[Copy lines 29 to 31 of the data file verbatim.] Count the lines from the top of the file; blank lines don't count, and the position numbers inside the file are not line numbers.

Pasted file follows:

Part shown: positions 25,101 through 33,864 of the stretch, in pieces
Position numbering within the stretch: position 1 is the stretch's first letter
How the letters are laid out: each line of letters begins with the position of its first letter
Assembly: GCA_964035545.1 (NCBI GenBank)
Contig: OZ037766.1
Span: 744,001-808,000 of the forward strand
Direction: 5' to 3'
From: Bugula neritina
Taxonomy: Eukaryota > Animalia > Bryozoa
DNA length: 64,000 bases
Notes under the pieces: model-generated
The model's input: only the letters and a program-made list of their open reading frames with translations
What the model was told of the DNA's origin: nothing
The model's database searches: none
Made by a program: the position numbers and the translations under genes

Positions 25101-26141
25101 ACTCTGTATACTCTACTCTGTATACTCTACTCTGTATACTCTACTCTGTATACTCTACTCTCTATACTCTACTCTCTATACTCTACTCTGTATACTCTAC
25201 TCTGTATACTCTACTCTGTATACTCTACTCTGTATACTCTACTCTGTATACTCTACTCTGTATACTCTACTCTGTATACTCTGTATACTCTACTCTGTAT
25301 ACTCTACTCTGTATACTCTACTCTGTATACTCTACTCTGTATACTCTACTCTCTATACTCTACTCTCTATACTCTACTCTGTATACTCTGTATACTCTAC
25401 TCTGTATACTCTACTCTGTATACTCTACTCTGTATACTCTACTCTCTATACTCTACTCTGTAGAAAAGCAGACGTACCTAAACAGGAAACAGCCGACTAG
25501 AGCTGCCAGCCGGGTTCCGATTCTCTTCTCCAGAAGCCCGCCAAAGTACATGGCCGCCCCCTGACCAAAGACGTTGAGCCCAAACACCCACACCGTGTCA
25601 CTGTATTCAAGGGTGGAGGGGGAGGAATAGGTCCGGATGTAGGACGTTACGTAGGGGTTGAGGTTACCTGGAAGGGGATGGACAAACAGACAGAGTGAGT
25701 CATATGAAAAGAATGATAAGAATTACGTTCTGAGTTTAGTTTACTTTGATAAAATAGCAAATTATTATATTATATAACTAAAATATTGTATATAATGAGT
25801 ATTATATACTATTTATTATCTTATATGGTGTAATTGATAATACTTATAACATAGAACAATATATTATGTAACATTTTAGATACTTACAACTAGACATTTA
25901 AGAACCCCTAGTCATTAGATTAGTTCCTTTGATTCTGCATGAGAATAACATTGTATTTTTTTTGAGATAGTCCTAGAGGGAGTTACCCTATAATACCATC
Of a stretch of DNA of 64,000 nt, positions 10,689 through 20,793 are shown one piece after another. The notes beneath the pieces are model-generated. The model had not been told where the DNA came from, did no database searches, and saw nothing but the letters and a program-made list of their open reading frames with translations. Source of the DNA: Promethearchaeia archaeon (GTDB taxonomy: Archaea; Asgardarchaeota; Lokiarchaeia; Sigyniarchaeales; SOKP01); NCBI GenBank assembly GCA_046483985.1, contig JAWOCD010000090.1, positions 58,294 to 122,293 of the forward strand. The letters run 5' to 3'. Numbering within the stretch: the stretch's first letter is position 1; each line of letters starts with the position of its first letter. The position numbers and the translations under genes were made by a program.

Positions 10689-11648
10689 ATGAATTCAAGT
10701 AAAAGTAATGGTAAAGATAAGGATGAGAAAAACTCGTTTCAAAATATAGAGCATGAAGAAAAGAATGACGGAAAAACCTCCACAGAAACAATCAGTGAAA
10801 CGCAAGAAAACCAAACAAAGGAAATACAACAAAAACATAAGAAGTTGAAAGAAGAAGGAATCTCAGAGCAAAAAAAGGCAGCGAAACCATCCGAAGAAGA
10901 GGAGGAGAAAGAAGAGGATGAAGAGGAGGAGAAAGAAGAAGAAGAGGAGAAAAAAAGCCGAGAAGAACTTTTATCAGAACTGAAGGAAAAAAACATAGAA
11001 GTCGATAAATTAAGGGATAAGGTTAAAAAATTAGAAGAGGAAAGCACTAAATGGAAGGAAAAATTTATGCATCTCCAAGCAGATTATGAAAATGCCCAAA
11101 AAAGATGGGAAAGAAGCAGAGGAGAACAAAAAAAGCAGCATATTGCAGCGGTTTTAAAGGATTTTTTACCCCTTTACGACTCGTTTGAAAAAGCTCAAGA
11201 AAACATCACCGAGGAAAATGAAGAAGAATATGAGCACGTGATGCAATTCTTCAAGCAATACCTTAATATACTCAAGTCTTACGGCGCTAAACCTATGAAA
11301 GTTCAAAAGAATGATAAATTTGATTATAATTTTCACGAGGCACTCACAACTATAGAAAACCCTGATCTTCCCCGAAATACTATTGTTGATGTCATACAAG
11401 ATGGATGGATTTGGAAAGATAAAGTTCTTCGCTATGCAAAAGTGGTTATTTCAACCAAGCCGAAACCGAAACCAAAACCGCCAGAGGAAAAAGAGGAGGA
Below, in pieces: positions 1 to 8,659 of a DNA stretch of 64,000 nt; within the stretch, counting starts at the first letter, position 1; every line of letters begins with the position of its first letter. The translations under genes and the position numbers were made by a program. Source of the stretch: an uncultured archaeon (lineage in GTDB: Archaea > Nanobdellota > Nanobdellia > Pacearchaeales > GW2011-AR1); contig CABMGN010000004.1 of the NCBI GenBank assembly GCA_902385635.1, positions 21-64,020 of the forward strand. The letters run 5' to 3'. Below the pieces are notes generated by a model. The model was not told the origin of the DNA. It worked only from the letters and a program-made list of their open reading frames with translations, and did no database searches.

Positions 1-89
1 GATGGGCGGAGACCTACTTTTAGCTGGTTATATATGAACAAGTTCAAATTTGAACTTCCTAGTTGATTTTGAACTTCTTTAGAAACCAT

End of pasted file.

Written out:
10701 AAAAGTAATGGTAAAGATAAGGATGAGAAAAACTCGTTTCAAAATATAGAGCATGAAGAAAAGAATGACGGAAAAACCTCCACAGAAACAATCAGTGAAA
10801 CGCAAGAAAACCAAACAAAGGAAATACAACAAAAACATAAGAAGTTGAAAGAAGAAGGAATCTCAGAGCAAAAAAAGGCAGCGAAACCATCCGAAGAAGA
10901 GGAGGAGAAAGAAGAGGATGAAGAGGAGGAGAAAGAAGAAGAAGAGGAGAAAAAAAGCCGAGAAGAACTTTTATCAGAACTGAAGGAAAAAAACATAGAA